BNS has introduced the offence of Mob Lynching under the Criminal Code however, the same has been incorporated as an offence by way of illustration under Section 117 which defines voluntary grievous hurt. The said illustration is as follows “When a group of five or more persons acting in concert, causes grievous hurt to a person on the ground of his race, caste or community, sex, place of birth, language, personal belief or any other similar ground, each member of such group shall be guilty of the offence of causing grievous hurt, and shall be punished with imprisonment of either description for a term which may extend to seven years, and shall also be liable to fine.” Under the IPC, the cases of mob lynching were tried as murder under Section 302, for which the punishment was death or life imprisonment, but with BNS an option for seven years has also been added. That effectively lowers down the sentencing.

Further BNS has deleted Sedition as an offence (Section 124A of IPC) and had put in Section 152 which provides that whoever, purposely or knowingly, by words, either spoken or written, or by signs, or by visible representation, or by electronic communication or by use of financial mean, or otherwise, excites or attempts to excite, secession or armed rebellion or subversive activities, or encourages feelings of separatist activities or endangers sovereignty or unity and integrity of India; or indulges in or commits any such act shall be punished with imprisonment for life or with imprisonment up to seven years, and shall also be liable to fine.

Amongst other provisions brought by Bharatiya Nyaya Sanhita, Section 106 (2) has caused much upheaval recently. Section 106(2) has been included in the Samhita which provides that whoever causes death of any person by rash and negligent driving of vehicle and escapes without reporting it to a Police Officer or a Magistrate shall be punished with imprisonment up to seven years and shall also be liable to fine. Under IPC the cases of deaths due to negligent driving were registered under Section 304A of IPC with punishment up to two years and fine. Since, in a large number of these cases registration numbers of vehicles and drivers were unknown, cases of “hit and run” were on a rise which also severely impacts the survival of the victim since non reporting causes delay in response by medical professionals. Section 106 (2) has been introduced to ensure reporting of accidents immediately with an aim to save the victims within time.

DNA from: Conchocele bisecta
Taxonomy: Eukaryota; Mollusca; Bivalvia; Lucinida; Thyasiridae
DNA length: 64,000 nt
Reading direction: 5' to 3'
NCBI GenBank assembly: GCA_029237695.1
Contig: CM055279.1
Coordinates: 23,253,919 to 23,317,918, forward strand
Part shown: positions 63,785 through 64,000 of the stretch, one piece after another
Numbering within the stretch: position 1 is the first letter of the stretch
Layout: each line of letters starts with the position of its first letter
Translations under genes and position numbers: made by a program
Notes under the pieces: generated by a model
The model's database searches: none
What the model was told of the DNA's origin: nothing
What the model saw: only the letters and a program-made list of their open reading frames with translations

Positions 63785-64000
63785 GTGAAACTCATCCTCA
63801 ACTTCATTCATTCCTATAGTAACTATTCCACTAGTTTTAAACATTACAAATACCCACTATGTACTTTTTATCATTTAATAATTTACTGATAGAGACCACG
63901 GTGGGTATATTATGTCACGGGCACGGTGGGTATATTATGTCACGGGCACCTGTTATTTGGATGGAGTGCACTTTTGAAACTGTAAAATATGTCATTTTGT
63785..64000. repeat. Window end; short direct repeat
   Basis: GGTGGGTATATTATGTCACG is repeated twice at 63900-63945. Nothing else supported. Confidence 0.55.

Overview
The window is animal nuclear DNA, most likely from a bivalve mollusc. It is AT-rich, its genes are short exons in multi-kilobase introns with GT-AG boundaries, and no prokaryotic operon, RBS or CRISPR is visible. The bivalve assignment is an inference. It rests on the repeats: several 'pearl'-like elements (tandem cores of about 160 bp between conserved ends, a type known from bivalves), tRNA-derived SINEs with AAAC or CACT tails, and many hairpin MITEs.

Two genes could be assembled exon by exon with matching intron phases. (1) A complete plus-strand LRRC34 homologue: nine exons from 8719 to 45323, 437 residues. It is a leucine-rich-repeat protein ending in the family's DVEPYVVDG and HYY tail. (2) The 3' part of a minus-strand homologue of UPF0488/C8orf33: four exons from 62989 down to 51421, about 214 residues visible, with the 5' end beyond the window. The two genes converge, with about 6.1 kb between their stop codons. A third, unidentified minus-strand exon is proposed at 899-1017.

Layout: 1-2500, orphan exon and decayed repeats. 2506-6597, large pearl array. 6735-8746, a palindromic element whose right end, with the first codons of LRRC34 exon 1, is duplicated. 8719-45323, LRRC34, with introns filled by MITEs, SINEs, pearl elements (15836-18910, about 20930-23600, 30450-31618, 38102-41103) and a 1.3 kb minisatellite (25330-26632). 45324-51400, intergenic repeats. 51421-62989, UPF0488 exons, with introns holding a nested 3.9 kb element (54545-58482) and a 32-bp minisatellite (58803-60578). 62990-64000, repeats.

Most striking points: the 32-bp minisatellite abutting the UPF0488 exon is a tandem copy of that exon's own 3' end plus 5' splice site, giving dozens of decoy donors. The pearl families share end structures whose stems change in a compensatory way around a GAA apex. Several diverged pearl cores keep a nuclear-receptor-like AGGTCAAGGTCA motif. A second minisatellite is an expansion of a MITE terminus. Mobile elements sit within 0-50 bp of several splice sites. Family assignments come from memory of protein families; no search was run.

On a perusal of the Bharatiya Nyaya Sanhita, it impresses upon the reader that this new law is an attempt to let go off the British era criminal laws and streamlining the provisions. However, whether the BNS is a transformative code or an organic evolutionary descendant to the IPC is hard to say and only time will give clarity on this aspect. The Legislature has included necessary changes to definitions and provisions at a high time as the same corresponds to the needs of present but at the same time has failed to gauge the demands of the society with non-inclusion of marital rape, gender neutral adultery, and gender-neutral rape such other acts as an offence. Further there is incoherence with regards to the principle of punishment being followed as the Samhita just as its predecessor fails to subscribe to any particular principle of sentencing. While community service has been introduced as a reformative form of punishment, it is limited to only six offences without any basis or indication as to what would include community service. Moreover, as expected custodial punishment is still the punishment for majority of the offences and it still includes the punishment of solitary confinement. It is important to note that solitary confinement that lasts more than 15 consecutive days is recognized by the United Nations and various human rights organizations as torture, and with the enactment of BNS the provision for solitary confinement has not been deleted yet.

Further the inclusion of organised crimes and terrorism in the scheme of general criminal law overlaps with special laws such as Maharashtra Control of Organised Crime Act, 1999 (MCOCA) and Unlawful Activities (Prevention) Act, 1967 (UAPA) and such overlapping of provisions dealing with same or similar offences will cause confusion amongst the general public and may prove inefficient. Further no reasons have been assigned by the Legislature for including these offences when there were special statutes already enacted to deal with the same.

To conclude, it can be said that enactment of BNS is a progressive step in the right direction, as the new law recognizes a lot of modern-day offences. However, it seems that even more such offences could have been included and certain other offences could have been differently worded or could have been brought in with certain safeguards to address the modern-day situations and also to minimize misuse. Further, it will be interesting how the enforcement agencies and judicial systems perceives and interprets the new law. This is more so because the law which the BNS seeks to replace was one of the oldest criminal codes in commonwealth countries.

[1]Death, Imprisonment for life, Imprisonment (rigorous and simple), forfeiture of property and fine.